36. Macklin, , “Three North American,” 94; Los Angeles Times, 24 May 1899, 13; Chicago Daily Times, 13 August 1899, 26. Like Jesus, she often healed solely with her hands or at times with a little saliva and dirt. Just before her death, she supposedly predicted that she would imitate Christ by dying at age 33.

37. “Sixty Indians Attack Town, Beaten Off From Nogales, Mexico With a Loss of Seven Killed,” New York Times, 13 August 1896, A1.

38. Prothero, , The White Buddhist, 107–11; McGreevy, John T., Catholicism and American Freedom: A History (New York: Norton, 2003), 124–26.

39. New York Journal, 3 March 1901, 1; Chakrabarty, Dipesh, Provincializing Europe: Postcolonial Thought and Historical Difference (Princeton, N.J.: Princeton University Press, 2000), 106. Likewise, Andrew Orta has described the way Aymara Indians have tangled, disentangled, and “braided” European modemities with indigenous traditions in ways that defy historical and anthropological categories in his Catechizing Culture: Missionaries, Aymara, and the “New Evangelization” (New York: Columbia University Press, 2004), 23. See also Orsi, , Between Heaven and Earth, 9; and Schmidt, Leigh Eric, Hearing Things: Religion, Illusion, and the American Enlightenment (Cambridge, Mass.: Harvard University Press, 2000).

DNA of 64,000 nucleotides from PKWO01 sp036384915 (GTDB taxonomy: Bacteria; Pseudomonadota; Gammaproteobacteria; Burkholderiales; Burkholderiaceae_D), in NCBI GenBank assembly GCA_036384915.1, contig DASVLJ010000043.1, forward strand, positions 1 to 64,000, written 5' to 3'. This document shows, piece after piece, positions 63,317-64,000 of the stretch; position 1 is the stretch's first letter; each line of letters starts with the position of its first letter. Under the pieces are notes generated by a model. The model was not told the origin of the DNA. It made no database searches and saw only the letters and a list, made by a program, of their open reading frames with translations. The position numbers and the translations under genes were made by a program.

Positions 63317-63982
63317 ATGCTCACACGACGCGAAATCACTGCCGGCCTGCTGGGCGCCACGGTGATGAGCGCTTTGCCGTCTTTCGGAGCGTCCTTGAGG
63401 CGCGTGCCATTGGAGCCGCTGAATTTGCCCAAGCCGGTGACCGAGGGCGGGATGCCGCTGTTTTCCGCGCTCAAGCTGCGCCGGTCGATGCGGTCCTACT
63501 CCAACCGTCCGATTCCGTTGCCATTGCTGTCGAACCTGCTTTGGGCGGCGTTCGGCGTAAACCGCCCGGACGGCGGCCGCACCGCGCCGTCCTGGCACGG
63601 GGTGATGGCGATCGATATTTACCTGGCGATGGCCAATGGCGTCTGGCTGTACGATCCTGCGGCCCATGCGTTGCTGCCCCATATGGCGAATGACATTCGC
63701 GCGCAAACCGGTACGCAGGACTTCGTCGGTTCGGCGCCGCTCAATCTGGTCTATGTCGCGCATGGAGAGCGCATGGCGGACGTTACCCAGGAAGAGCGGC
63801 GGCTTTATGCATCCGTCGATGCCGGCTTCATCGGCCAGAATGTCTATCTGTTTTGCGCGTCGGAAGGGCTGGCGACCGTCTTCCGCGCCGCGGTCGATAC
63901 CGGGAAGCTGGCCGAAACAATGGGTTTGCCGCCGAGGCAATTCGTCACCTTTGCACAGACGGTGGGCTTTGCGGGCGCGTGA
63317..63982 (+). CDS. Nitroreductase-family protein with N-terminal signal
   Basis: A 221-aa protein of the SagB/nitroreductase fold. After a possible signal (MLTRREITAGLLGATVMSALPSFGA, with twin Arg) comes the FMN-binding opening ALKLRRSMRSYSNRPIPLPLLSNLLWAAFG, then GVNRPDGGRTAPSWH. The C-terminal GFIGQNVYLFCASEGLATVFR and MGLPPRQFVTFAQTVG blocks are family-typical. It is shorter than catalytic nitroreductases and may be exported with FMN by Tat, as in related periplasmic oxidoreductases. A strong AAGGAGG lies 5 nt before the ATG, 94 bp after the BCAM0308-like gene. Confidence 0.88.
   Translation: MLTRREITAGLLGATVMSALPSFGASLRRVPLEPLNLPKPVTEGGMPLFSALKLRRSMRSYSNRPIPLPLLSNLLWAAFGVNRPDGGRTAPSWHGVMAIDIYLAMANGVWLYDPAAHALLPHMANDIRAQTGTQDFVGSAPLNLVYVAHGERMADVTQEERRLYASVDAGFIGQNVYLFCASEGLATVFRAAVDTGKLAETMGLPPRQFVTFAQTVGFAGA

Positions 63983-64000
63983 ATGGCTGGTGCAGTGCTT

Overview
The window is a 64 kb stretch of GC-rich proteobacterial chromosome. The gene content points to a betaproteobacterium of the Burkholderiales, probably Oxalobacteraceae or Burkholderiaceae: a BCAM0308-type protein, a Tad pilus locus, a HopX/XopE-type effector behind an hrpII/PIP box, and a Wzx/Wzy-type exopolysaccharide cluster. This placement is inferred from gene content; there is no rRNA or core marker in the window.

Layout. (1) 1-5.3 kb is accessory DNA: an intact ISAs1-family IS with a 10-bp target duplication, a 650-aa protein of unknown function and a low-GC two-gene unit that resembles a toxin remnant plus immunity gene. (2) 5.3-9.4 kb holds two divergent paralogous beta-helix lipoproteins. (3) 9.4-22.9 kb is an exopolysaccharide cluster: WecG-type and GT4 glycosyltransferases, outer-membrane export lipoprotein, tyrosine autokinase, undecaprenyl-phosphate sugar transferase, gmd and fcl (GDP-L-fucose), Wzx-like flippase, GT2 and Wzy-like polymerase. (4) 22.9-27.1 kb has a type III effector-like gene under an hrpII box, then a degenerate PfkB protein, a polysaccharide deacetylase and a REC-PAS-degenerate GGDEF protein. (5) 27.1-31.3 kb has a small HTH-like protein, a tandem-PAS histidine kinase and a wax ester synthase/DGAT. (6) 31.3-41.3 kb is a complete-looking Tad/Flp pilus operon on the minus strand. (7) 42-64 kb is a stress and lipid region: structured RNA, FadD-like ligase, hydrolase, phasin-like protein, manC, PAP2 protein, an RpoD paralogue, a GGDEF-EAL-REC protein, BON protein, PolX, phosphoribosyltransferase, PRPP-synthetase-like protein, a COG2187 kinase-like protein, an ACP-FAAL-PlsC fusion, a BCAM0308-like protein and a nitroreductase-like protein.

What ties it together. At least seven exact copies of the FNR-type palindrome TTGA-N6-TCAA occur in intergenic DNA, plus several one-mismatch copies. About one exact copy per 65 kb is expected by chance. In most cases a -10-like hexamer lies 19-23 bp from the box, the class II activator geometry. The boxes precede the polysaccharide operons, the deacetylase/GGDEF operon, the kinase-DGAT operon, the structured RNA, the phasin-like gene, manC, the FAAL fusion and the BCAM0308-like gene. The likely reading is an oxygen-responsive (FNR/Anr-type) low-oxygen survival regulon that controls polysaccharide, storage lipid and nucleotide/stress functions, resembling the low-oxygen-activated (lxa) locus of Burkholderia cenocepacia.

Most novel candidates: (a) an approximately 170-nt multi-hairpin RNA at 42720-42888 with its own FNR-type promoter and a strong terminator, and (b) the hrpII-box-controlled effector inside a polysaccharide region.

40. Among others, see Larralde's, Carlos seminal chapter, “Santa Teresa Urrea: A Chicana Saint,” in his Mexican American Movements and Leaders, 6768.

41. New York Journal, 3 March 1901.

42. For some remarkable examples of the displays of the Yellow Press, see The World on Sunday: Graphic Art in Joseph Pulitzer's Newspaper, 1898–1911 (New York: Bullfinch, 2005).

43. New York Journal, 3 March 1901.